This is a charming work of history and biography – not an oil painting, a sketch. Jonathon D. Spence presents us with the story of Jesuit Matteo Ricci’s extra-ordinary life in Ming Dynasty China. The book is framed around Ricci’s “memory palace” – an European memory aid that Ricci hoped would appeal to the scholarly sensibilities of the Chinese elite.
The idea of the memory palace is that you place what you want to remember in a imaginary building and the objects de arte inside are linked to the individual items you want to remember. For example, in your imaginary dream palace, you enter the forecourt, which has say four statues in it; each statue is dramatic and vivid, say, two warriors fighting – and this prompts you to recall the Chinese ideogram for “war.” Ricci was a master of this technique, apparently able to recall entire books and repeat them forwards and backwards. If this technique seems unwieldy – effectively giving you more to remember (as it seems to me), bare in mind that Ricci lived in a society that was still essentially oral and verbal – their capacity for memory was therefore far more linked to song and the spoken word.
I found two of Spence’s books simply browsing in Powell’s – and I knew that they would be winners from the moment I saw them. More of a cultural history through the lens of one man’s life, we are guided through the world of early-modern/Counter Reformation Europe, and the world of the Jeuits in East Asia. This schema works because Matteo Ricci himself was such a fascinating, brilliant character.
From Papal-controlled central Italy, Ricci became a Jesuit priest and as young man, sailed out to China and spent the rest of his life attempting to convert the Chinese the Christianity. Facing the complex web of Chinese belief, Ricci made little headway but was remarkably successful in interesting the Ming court in Western mathematics and technology. His attempts to make christianity “palatable” to the Chinese borders on heresy.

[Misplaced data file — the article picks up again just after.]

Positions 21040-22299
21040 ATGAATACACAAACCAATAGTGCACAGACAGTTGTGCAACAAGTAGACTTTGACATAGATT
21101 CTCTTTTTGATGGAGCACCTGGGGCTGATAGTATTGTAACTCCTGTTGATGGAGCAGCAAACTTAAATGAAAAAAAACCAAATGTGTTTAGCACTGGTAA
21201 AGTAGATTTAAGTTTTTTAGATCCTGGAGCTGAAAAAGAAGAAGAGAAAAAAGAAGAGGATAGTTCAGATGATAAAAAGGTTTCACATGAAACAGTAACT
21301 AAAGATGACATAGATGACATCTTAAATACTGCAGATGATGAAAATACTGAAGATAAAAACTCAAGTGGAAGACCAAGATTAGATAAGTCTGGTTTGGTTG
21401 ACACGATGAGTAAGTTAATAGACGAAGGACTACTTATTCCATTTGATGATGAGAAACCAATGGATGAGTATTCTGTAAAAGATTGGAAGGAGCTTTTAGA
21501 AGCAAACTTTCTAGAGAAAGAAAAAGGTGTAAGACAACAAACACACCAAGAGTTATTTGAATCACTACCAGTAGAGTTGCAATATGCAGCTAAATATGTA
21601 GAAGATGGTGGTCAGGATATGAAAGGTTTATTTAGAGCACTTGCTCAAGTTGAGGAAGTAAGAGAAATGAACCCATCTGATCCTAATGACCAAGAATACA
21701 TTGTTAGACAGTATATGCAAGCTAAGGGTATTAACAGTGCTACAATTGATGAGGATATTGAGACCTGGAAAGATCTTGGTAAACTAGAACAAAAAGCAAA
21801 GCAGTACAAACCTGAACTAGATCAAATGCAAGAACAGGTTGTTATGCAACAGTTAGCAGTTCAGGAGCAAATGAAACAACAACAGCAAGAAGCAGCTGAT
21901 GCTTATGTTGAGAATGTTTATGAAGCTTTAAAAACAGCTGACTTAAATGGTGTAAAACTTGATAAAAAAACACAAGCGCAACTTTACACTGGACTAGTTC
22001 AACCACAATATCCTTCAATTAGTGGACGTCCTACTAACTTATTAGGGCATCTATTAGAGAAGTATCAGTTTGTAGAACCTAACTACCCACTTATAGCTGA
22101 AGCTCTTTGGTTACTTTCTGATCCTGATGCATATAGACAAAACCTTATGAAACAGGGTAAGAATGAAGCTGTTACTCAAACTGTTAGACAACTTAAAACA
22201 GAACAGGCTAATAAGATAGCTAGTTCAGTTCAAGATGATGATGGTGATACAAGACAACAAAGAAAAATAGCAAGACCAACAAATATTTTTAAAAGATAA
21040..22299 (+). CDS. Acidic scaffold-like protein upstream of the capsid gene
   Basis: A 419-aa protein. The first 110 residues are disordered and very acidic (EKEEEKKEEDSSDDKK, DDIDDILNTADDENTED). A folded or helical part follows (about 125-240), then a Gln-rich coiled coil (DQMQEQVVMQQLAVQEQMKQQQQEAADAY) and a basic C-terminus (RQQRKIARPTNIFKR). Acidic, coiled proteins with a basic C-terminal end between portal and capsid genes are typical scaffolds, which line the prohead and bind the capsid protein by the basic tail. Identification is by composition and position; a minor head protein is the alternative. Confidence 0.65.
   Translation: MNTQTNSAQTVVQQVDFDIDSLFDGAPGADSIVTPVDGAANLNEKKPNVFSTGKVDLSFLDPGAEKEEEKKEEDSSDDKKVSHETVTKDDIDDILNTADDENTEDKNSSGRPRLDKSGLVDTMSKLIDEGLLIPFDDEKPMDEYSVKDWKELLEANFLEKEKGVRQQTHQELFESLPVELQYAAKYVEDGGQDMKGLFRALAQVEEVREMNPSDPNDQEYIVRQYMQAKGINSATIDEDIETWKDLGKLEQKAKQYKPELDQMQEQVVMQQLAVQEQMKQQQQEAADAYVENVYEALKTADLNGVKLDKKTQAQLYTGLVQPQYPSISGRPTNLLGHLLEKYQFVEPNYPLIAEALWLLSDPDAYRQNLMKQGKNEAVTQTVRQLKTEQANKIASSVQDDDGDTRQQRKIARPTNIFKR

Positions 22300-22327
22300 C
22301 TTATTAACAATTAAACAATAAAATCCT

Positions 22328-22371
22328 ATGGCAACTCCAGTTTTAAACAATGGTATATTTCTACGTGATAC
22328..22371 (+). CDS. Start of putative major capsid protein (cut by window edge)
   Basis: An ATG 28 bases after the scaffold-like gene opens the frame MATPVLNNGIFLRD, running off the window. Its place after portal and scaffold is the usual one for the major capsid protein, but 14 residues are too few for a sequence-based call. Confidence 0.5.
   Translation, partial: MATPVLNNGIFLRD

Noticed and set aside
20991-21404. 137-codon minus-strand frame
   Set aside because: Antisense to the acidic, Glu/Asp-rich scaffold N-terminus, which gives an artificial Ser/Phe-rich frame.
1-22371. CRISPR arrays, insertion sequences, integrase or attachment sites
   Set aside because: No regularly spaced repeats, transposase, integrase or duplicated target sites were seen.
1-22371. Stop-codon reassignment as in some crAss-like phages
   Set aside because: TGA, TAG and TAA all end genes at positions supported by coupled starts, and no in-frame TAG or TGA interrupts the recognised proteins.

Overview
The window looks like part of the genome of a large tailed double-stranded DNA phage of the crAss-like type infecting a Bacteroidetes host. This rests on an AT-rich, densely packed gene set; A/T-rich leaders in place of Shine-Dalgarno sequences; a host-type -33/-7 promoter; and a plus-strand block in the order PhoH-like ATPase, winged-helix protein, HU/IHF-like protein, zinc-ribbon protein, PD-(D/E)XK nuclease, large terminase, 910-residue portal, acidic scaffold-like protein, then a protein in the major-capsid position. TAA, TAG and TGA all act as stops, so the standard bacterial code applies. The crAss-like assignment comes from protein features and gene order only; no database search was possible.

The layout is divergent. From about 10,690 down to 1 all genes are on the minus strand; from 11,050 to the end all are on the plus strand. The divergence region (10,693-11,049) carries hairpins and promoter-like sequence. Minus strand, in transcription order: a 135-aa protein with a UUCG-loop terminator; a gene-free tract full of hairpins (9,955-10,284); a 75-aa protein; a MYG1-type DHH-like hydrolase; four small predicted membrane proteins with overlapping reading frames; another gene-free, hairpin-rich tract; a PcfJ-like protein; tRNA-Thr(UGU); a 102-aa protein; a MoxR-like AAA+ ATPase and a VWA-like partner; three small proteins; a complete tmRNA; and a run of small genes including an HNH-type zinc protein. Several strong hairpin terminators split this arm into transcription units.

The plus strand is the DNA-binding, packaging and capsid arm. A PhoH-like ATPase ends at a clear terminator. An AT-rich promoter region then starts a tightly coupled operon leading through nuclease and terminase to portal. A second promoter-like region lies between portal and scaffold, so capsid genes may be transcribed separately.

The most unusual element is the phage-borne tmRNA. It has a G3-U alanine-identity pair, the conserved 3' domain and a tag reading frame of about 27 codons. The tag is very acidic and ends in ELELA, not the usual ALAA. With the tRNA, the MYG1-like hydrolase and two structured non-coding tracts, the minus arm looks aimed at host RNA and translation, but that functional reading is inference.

Ming society was a curious mixture of belief – the common people were largely Buddhist or Taoist, with a healthy dose of folk customs and superstitions. The ruling class practised the loose corpus of philosophical and ethical doctrines known as Confucianism, which has this epicurean, agnostic, and one is tempted to say humanistic vein. Thus Ming China was a cosmopolitan place compared to Counter-Reformation Europe, and the monotheistic strictures and fears of Christianity made little headway. A telling event recounted by Spence is the reaction of a courtly eunuch finding a dramatic, baroque crucifix – the agony and torture of Christ; his emaciated body – all being vividly rendered in wood, shocked and angered the eunuch, who showed it to the assembled Chinese – they found the concept of the “tortured” God inexplicable, and the obsession with the “torture” itself the Chinese found to be somewhere between quite odd and downright evil (they may have a point). It was a ‘PR’ disaster for Ricci, who was unable to find a reasonable explanation for it on the spot. The Jesuits in China focused largely on the Virgin Mary, backed by God-the-Father and the more edifying exploits of the Apostles.
This world of Jesuits, emperors, science and religion – I got hooked on it from James Clavell’s Shogun – is one that is fascinating. In many ways, this is Shogun but factual.
Informative, interesting, vivid.